He helped me finish folding my laundry, his pile much neater than mine. His hands were a story book of scars and poorly set broken bones, each finger seemingly unique in relation to the others.

As I left the laundromat, he called out to me, a lit cigarette hanging from his lip a bizarre growth.

"I never told you my name."


"Well, I ain't."

That was really the last time I saw the old, probably homeless, retired veteran and pioneer of BMX. As hesitant as I was to avoid what, closer to the actual event, was a rather unsettling and unnerving event, I eventually returned around the same hour a few times, nothing but discarded soda cans, religious pamphlets and lost moths to keep me company.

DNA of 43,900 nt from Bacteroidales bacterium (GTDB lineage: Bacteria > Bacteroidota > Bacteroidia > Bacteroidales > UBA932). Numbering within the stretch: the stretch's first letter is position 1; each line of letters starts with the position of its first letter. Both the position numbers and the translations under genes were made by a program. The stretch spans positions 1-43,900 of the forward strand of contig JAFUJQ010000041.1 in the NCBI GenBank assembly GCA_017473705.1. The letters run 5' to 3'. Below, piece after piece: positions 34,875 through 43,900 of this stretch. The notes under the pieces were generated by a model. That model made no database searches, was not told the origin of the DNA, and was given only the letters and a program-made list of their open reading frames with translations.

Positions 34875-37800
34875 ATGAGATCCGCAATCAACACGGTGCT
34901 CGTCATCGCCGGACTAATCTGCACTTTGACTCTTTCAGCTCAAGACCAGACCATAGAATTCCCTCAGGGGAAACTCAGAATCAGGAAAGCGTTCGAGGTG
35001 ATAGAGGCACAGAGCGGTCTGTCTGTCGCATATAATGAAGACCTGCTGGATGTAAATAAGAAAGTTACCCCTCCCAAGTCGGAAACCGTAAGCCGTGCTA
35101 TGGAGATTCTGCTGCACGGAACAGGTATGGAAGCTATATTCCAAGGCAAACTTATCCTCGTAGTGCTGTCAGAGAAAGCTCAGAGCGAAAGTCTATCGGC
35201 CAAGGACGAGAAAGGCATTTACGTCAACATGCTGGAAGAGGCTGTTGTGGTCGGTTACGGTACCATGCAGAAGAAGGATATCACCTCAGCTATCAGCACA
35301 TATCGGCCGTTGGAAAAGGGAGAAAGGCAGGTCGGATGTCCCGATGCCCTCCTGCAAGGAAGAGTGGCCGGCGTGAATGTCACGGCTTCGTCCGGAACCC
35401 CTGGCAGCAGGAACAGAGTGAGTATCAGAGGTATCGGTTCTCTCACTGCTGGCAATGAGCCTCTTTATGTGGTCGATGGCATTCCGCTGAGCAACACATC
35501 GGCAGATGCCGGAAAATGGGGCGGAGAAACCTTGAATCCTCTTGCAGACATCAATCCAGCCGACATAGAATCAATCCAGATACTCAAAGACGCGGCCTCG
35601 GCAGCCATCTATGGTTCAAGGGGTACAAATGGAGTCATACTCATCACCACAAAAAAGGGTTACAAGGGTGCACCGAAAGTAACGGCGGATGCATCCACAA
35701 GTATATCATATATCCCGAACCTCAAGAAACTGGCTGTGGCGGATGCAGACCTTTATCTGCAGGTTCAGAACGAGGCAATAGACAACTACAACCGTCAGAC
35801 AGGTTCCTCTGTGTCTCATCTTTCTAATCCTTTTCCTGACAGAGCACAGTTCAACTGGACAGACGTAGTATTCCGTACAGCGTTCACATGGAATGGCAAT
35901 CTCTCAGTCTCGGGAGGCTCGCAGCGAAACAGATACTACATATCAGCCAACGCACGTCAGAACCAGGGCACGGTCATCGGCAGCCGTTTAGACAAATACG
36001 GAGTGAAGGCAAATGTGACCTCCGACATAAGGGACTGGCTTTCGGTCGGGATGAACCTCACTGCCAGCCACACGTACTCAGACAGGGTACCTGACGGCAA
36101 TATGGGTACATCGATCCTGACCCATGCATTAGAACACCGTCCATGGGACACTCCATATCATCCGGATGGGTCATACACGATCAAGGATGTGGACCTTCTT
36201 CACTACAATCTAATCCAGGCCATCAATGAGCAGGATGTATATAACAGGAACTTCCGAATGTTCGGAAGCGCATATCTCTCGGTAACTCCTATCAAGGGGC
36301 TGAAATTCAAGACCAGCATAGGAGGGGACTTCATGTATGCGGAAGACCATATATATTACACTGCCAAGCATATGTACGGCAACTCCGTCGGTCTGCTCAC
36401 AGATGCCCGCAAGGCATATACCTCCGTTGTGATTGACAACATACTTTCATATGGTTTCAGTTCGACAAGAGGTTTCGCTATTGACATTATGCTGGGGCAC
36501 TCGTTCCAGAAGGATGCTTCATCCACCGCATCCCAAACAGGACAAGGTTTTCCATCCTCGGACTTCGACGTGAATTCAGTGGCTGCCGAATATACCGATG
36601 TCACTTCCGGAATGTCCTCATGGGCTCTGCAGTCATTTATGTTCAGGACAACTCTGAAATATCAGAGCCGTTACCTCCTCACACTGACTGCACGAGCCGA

What happens behind those eyes is usually hidden, sometimes as if ashamedly. I guess to some, the world inside and the one out are the same--the only questions is in which direction the projection comes. The memories we keep, the ones most carefully etched into our memories are the ones we generally don't intend to keep--unusual things, silly things, but that's what we are. Unusual, silly things.

The world and the people in it are different in the middle of the night. Different, I suppose, but not wrong.

Hark, the witching hour approaches!